of a petty German Court. They were resented as

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oppressive and absurd by the best-drilled members
of the Queen s household.

The books of the Royal Society still contain the
clear and bold signature of Victoria Regina. From
the days of Charles II. natural philosophy had been
esteemed within the royal circle the fitting diversion
of kings. The tastes and accomplishments of Prince
Albert were scientific rather than literary. Physicism,
unlike letters, is of no country ; its votaries in England
were more likely to be welcomed in the palaces of
Albert and Victoria than were the writers, at whose
head was then the author of Pickwick, who lived in
and exhaled an intellectual atmosphere so different
from that wherein had been nurtured the Prince, at
Rosenau, at Brussels or Bonn. Tennyson, whose
Idylls of the King might be read as a panegyric on
the Queen's husband, could not but be highly
esteemed at Court. Arthur Stanley, afterwards Dean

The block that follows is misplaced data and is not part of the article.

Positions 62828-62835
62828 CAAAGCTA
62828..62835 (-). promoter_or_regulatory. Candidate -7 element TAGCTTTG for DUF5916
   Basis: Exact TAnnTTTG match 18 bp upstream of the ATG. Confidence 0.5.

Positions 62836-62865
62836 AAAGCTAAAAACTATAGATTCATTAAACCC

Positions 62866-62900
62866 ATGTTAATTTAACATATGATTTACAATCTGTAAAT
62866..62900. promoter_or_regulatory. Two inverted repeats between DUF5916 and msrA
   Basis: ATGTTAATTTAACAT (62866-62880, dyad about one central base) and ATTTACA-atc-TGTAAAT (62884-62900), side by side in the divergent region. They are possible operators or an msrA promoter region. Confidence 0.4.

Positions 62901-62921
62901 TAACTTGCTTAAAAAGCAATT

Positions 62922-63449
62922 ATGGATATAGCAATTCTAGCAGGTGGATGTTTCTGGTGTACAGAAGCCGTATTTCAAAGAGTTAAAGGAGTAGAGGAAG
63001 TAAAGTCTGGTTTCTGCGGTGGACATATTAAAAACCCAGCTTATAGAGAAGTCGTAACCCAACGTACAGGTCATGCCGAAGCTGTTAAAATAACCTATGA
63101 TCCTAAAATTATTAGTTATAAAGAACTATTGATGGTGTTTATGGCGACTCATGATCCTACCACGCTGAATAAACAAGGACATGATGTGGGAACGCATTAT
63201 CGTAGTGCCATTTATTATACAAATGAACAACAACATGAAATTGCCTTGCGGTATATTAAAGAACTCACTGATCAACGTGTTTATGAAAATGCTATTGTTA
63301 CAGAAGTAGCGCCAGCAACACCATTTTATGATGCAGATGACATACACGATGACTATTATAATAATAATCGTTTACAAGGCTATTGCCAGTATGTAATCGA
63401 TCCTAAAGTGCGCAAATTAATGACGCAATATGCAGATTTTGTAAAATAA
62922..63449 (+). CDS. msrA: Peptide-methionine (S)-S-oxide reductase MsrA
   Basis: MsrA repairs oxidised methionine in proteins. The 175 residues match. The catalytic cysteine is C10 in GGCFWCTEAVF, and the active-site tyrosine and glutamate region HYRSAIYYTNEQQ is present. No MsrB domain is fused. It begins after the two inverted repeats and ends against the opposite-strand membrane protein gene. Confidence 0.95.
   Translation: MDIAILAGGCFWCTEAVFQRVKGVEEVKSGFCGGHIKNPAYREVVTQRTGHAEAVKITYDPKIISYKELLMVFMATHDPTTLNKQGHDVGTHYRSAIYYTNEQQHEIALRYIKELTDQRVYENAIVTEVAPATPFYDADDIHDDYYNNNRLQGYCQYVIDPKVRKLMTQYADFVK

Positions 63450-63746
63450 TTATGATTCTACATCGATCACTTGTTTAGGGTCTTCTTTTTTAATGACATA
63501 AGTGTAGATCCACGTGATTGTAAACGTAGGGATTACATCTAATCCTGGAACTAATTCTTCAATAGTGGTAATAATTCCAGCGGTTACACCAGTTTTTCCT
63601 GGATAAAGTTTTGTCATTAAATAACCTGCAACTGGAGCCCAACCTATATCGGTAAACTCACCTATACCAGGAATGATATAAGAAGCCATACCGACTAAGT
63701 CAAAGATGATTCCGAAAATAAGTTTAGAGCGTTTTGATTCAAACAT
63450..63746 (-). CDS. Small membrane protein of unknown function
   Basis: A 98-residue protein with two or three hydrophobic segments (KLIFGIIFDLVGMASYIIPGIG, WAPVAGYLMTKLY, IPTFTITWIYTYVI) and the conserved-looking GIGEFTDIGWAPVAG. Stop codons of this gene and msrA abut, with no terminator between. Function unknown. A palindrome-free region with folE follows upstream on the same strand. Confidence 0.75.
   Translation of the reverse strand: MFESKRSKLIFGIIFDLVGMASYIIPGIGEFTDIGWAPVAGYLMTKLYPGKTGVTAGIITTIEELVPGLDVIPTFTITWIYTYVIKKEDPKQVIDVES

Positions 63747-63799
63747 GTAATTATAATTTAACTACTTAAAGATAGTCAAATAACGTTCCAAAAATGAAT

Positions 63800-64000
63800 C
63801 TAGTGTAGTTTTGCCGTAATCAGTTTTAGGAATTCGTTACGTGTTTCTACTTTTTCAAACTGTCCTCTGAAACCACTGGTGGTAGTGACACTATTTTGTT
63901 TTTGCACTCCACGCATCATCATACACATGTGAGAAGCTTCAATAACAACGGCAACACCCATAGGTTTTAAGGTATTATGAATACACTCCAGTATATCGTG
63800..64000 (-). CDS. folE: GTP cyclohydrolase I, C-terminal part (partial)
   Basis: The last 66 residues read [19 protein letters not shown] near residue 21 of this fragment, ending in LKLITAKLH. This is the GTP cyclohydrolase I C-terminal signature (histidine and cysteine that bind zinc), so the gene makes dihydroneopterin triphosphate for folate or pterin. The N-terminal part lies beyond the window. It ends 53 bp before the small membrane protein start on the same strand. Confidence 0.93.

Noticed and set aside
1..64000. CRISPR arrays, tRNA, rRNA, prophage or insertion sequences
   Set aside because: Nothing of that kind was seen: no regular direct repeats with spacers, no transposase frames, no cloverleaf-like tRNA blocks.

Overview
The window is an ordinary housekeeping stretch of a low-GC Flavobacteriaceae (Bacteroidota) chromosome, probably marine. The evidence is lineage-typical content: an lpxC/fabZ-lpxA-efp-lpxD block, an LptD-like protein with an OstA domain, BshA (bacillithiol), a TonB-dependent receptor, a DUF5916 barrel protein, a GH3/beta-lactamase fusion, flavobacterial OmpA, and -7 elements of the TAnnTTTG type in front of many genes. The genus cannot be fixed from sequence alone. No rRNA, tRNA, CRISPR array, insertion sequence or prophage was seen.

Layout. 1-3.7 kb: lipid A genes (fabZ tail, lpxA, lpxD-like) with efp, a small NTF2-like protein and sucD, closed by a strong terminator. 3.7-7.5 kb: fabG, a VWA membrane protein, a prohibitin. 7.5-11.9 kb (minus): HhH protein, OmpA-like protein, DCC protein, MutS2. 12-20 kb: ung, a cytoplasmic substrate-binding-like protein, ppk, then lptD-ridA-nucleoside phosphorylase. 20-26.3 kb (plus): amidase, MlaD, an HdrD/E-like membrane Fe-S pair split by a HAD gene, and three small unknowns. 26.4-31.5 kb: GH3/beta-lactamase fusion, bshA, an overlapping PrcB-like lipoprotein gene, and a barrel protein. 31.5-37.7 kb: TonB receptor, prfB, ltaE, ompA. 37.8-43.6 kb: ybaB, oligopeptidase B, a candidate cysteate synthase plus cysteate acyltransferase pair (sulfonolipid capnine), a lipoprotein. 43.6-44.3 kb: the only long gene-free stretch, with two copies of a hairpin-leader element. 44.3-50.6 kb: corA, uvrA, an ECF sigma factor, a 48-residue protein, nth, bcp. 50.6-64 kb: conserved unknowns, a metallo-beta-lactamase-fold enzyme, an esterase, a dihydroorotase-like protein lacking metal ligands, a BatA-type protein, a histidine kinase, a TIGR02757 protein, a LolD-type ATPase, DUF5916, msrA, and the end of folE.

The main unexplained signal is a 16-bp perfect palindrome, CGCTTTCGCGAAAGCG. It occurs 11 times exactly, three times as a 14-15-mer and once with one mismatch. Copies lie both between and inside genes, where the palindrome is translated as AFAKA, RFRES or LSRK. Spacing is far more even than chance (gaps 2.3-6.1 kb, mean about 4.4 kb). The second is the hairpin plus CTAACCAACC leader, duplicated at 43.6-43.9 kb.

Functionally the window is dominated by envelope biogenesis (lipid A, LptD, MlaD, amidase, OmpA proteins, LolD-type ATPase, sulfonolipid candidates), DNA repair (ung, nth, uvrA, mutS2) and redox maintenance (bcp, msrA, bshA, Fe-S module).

of Westminster, the most graceful and picturesque of
ecclesiastical writers, would not have been denied the
same sunshine of royal favour as that in which basked
Principal TuUoch and Dr. Norman McLeod. But,
apart from the accomplishments of his pen, the English
historian of the Jewish Church had long been singled
out by the Prince Consort as, on his Palestinian tour,
the personal conductor of the future Edward VII. to
the Cave of Macpelah that contains the bones of
Abraham, of Sarah, and that till the royal visit in
1862, had never been unbarred to any tourist among
the Gentiles. Queen Victoria s favourite novelist was
Jane Austen ; Thackeray she disliked ; an attempt,
but partially successful, was made by her intellectual

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King Edward VII.

purveyors to place Dickens in xh^ index expurgatorius.
The creator of Becky Sharp never saw the inside of
a palace ; the genius which gave the world David
Copperfield, on his single visit to the sovereign's
home, found from the master of its ceremonies a
reception reminding him of the welcome given to a
governess in a great house who is permitted to
accompany her childish charge to the drawing-room.
This was only what had been expected by the ladies
and gentlemen surrounding the throne ; all these
complained among themselves that under the great
and good master of the Queen s household, in com-